Aloners: TIFF ’21 Capsule Review

Aloners image Jina (Gong Seung-Yeon) and her father sit on opposite ends of a sofa.

Aloners, written and directed by Hong Sung-eun, played at Toronto International Film Festival this year, and it captures the essence of isolation. Loneliness was widespread in the time of COVID, but it also existed before our pandemic solitude. Jina (Gong Seung-Yeon) lives an isolated life but begins to reevaluate when her neighbor dies. Despite the sadness in Aloners, there’s a hopeful note that gently plays as gradual change ripples outward, like a pebble thrown in still waters. 

A Lonely Familiar Path

Aloners image of Jina taking a call at work while trainee Sujin watches holding two drinks in her hands.
Courtesy of TIFF

Jina is not dissimilar to any 20-something working woman. When outside, she ignores the world around her. She uses her phones and headphones to separate her and the world, just like most people. Jina lives alone and displays another layer of armor and protection through her withdrawn, arctic exterior. She does not smile. Or laugh. Her neighbor tries to chat with her a few times when he’s in the hall to smoke. Although she can give monosyllabic replies, her combined facial expression and continuous movement make it apparent she is not interested in conversation. 

Jina’s desire to keep the world separate extends to her even keeping her curtains closed in her room. Her connection to people is through the safe distance of devices. But her need to leave her television on all night demonstrates that though this is a choice, Jina is not comfortable or happy with the separation. Aloners looks at the effects of Jina’s self-imposed isolation. It shows how small connections can have an impact in a gradual, moving way as Jina opens up to those around her.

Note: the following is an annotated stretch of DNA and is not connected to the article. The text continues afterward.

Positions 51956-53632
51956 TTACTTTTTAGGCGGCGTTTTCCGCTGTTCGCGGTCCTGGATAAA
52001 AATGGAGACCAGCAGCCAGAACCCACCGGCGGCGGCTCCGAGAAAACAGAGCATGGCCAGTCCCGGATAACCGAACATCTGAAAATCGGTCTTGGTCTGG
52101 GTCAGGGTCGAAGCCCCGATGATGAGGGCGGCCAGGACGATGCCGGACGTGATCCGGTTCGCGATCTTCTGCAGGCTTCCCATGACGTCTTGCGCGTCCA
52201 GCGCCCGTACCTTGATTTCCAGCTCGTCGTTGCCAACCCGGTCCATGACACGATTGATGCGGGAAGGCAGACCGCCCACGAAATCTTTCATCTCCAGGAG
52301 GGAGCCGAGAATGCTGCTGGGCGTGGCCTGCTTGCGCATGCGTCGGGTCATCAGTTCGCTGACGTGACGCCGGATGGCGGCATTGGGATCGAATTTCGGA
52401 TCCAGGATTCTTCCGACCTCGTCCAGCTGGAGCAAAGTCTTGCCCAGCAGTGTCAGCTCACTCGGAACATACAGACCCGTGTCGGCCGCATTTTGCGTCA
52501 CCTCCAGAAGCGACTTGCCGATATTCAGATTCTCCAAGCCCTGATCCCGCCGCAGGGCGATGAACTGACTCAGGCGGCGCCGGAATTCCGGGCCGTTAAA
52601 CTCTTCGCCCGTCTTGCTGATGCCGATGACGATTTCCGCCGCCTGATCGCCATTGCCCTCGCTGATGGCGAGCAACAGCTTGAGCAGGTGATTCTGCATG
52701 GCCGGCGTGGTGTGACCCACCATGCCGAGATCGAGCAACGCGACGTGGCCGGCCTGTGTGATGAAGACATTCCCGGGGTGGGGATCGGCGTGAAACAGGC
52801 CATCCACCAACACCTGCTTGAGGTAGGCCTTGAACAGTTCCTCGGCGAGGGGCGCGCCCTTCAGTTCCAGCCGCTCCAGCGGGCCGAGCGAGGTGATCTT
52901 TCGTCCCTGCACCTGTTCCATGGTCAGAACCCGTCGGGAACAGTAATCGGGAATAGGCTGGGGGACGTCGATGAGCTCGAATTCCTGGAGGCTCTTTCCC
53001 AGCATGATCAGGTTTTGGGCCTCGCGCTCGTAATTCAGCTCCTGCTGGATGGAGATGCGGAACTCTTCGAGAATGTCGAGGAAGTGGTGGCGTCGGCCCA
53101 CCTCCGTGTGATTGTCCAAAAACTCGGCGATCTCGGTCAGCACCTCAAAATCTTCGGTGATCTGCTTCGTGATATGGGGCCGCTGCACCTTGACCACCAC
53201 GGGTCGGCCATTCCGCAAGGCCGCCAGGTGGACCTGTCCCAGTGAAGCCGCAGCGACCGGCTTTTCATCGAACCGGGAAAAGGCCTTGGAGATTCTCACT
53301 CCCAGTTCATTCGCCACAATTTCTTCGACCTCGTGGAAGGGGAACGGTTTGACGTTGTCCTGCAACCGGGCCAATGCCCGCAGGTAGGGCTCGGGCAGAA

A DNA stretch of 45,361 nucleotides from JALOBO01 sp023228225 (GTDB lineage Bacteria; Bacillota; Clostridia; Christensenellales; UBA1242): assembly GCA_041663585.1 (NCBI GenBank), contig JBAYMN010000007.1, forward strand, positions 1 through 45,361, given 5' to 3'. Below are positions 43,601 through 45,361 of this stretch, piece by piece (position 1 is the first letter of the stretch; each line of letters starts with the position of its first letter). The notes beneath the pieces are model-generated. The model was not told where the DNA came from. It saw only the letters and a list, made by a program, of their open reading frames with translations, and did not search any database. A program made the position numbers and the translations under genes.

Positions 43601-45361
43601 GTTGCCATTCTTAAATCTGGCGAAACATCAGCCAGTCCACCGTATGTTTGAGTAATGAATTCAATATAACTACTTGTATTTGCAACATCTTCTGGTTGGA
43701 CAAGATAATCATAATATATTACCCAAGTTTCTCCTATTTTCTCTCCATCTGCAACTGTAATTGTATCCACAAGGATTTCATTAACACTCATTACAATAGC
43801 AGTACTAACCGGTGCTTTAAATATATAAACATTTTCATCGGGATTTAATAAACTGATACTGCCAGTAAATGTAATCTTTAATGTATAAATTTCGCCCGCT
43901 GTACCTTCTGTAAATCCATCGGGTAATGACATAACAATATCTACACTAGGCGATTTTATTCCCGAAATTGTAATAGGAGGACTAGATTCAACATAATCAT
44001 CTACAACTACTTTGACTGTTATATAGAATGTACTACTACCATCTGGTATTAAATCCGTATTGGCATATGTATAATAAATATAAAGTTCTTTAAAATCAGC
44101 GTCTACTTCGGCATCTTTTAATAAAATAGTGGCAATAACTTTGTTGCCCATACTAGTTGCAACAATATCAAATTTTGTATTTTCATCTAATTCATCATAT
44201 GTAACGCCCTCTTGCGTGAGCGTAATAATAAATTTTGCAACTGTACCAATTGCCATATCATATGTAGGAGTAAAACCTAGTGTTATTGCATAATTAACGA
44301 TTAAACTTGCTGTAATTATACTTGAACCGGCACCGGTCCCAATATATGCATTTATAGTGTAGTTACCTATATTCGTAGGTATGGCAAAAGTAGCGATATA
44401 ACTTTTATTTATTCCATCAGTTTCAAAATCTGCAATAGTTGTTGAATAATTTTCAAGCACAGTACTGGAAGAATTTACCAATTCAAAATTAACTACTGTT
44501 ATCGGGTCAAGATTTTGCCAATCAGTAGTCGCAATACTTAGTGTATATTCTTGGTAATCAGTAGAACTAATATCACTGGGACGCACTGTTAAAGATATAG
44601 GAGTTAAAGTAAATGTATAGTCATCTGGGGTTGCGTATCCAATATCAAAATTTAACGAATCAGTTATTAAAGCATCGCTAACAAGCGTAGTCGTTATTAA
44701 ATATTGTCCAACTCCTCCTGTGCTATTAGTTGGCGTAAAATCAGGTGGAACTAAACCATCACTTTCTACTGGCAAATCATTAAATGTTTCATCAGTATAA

Direction & Music Build The Film

Aloners image of Jina (Gong Seung-Yeon) sitting on the floor looking at a piece of paper on a table.
Courtesy of TIFF

Gong Seung-Yeon does a masterful job. When she interacts with others against her will, her awkwardness and discomfort emanate from each scene. The direction shows distance, but when that distance shortens, we see Jina’s stiffness with interactions. The music, used sparingly throughout the film,  when evokes a yearning when played. It’s emotional, yet the manufactured sounds complement the destructive nature of capitalistic pursuit in an industrial and postindustrial society. The music reminds me of Take Care of My Cat OST; the compositions are haunting and resonate deeper. 

Aloners surveys loneliness and its various reasons with a quiet stirring, and it is one of the best films I’ve seen that explore the subject. Aloners does not preach about how harmful the capitalist grind can be but allows audiences to draw their own conclusions. Whether forced to be alone, or scared of ‘goodbyes’ so we avoid ‘hellos’, there are individual and collective reasons that we all need to take a deeper look at.

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